Respondent failed to submit a Response in this proceeding.



The factual findings pertinent to the decision in this case are that:

1.    Complainant sells gift items, souvenirs and jewelry by reference to the trademark SILVER STREAK;

2.    at the time of these proceedings Complainant has applications pending since September 2015 with United States Patent & Trademark Office (“USPTO”) to register that trademark;

3.    the disputed domain name was registered on August 27, 1996; and

4.    the domain name redirects users to another website described later.


Paragraph 15(a) of the Rules instructs this Panel to "decide a complaint on the basis of the statements and documents submitted in accordance with the Policy, these Rules and any rules and principles of law that it deems applicable."


Paragraph 4(a) of the Policy requires that Complainant must prove each of the following three elements to obtain an order that a domain name should be cancelled or transferred:


(1)  the domain name registered by Respondent is identical or confusingly similar to a trademark or service mark in which Complainant has rights; and

(2)  Respondent has no rights or legitimate interests in respect of the domain name; and

(3)  the domain name has been registered and is being used in bad faith.


In view of Respondent's failure to submit a response, the Panel shall decide this administrative proceeding on the basis of Complainant's undisputed representations pursuant to paragraphs 5(e), 14(a) and 15(a) of the Rules and draw such inferences it considers appropriate pursuant to paragraph 14(b) of the Rules. 


Trademark Rights / Identical or Confusingly Similar

Paragraph 4(a)(i) of the Policy requires a two-fold enquiry – a threshold investigation into whether a complainant has rights in a trademark, followed by an assessment of whether the disputed domain name is identical or confusingly similar to that trademark.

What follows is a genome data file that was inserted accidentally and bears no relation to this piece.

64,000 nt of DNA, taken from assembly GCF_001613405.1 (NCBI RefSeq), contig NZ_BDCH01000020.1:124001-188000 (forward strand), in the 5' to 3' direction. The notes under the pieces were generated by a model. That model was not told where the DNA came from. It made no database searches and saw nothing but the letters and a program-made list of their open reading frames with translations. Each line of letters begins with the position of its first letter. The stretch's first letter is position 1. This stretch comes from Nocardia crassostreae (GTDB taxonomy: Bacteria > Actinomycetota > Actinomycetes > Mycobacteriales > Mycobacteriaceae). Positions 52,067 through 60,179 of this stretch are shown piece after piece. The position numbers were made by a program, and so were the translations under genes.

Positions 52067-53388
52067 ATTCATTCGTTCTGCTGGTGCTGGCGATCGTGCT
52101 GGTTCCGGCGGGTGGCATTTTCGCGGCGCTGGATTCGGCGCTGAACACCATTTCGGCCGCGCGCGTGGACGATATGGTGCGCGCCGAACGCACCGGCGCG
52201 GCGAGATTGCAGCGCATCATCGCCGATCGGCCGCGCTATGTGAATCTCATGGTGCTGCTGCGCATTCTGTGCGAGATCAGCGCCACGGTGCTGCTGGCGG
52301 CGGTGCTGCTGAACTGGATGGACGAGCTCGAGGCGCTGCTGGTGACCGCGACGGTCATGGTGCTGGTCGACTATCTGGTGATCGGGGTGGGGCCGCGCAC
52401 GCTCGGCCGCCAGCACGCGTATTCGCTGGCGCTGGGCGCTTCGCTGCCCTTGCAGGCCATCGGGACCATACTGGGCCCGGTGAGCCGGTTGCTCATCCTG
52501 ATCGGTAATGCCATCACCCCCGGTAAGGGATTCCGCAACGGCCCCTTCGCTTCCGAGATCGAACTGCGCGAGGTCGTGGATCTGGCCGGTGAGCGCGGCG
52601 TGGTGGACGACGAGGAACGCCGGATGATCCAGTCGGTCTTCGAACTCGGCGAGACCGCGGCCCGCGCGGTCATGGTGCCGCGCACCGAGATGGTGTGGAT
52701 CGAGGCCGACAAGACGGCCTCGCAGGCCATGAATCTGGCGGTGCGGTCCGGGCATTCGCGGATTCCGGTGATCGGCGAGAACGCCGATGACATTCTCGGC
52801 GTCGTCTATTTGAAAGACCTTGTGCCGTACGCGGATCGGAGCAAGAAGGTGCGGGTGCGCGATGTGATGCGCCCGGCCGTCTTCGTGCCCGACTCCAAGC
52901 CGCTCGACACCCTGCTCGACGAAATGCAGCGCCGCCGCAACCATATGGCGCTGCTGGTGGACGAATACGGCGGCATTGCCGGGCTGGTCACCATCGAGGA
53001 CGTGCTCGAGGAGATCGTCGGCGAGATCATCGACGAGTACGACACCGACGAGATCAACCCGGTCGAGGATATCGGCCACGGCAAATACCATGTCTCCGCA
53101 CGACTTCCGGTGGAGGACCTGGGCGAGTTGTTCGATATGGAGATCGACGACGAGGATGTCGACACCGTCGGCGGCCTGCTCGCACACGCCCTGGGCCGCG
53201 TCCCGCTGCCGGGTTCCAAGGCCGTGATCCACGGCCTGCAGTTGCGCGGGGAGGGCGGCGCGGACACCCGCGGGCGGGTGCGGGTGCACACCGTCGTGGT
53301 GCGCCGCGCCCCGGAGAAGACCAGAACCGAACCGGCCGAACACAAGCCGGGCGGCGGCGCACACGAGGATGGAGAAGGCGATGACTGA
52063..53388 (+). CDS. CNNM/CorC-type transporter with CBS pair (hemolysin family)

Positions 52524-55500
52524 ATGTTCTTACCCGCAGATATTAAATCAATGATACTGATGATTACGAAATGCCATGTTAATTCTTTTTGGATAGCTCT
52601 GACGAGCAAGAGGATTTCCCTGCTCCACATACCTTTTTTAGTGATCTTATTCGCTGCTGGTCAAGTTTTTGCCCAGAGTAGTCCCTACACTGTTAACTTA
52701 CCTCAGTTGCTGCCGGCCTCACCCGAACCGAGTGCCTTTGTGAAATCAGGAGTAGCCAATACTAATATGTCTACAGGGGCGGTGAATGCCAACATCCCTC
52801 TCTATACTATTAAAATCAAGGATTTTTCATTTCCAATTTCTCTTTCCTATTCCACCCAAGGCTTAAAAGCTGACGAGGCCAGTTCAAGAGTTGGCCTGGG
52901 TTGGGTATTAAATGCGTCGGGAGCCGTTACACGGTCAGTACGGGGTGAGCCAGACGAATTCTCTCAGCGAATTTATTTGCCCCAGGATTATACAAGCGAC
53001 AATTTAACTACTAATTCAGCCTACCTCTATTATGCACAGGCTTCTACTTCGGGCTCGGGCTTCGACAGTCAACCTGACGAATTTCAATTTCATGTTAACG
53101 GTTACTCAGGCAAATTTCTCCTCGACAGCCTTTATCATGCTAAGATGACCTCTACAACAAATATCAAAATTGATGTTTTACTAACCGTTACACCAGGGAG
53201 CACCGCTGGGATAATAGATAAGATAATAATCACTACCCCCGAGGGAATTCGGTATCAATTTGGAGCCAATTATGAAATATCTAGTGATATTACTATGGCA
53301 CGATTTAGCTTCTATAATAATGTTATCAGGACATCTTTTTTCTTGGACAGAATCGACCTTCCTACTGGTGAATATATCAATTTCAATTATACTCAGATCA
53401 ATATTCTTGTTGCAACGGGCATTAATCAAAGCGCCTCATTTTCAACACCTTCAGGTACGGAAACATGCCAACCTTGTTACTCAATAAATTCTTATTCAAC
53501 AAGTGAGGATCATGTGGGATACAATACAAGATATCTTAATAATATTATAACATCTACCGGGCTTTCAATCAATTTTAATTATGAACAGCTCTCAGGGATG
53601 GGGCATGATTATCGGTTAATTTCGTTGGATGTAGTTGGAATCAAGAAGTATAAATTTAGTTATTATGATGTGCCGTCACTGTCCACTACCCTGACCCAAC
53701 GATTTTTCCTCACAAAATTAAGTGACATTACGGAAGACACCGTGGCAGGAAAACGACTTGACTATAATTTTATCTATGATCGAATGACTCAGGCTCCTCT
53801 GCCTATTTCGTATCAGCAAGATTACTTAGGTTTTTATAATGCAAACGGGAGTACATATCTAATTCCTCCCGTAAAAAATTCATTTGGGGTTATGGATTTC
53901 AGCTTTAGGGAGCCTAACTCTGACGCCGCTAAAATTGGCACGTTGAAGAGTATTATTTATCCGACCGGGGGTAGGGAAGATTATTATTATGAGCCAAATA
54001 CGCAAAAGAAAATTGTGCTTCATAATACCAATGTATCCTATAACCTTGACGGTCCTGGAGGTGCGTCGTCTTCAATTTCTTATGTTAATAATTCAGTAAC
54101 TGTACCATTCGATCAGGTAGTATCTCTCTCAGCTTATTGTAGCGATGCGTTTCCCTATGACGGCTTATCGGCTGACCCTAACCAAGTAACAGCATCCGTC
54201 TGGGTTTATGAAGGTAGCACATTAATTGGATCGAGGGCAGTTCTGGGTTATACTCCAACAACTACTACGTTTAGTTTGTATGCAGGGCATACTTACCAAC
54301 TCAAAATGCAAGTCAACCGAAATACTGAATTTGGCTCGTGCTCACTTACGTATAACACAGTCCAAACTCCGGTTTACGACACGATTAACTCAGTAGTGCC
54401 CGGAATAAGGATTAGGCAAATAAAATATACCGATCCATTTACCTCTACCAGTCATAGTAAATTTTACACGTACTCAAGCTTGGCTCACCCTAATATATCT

It is well established by decisions under this Policy that a trademark registered with a national authority is evidence of trademark rights.  In this case Complainant has an application pending before the USPTO to register the trademark.  A pending application does not give rights under paragraph 4(a)(i) of the Policy.  Nevertheless, the Policy does not distinguish between registered and unregistered trademark rights and here Complainant asserts common law trademark rights in SILVER STREAK by reason of claimed use since 1978 in respect of its gift, souvenir and jewelry business.


Trademark rights can also arise through use and reputation if there is adequate proof of secondary meaning.  Annex 1 to the Complainant is the sworn statement of Michael Mallon, manager of Complainant.  The Complaint itself largely recites what is declared by Mr Mallon which is Complainant’s alleged exclusive right to the name SILVER STREAK by reason of its continuous use since 1978 and public awareness thereof based on the claim Complainant “has spent a substantial sum to promote and advertise in print, other physical media and on the Internet through <>.”


Support for those claims is limited to two annexures; one which shows incorporation of Complainant in the State of Arizona in December 1999 and another with a contemporary screenshot of the homepage at Complainant’s website,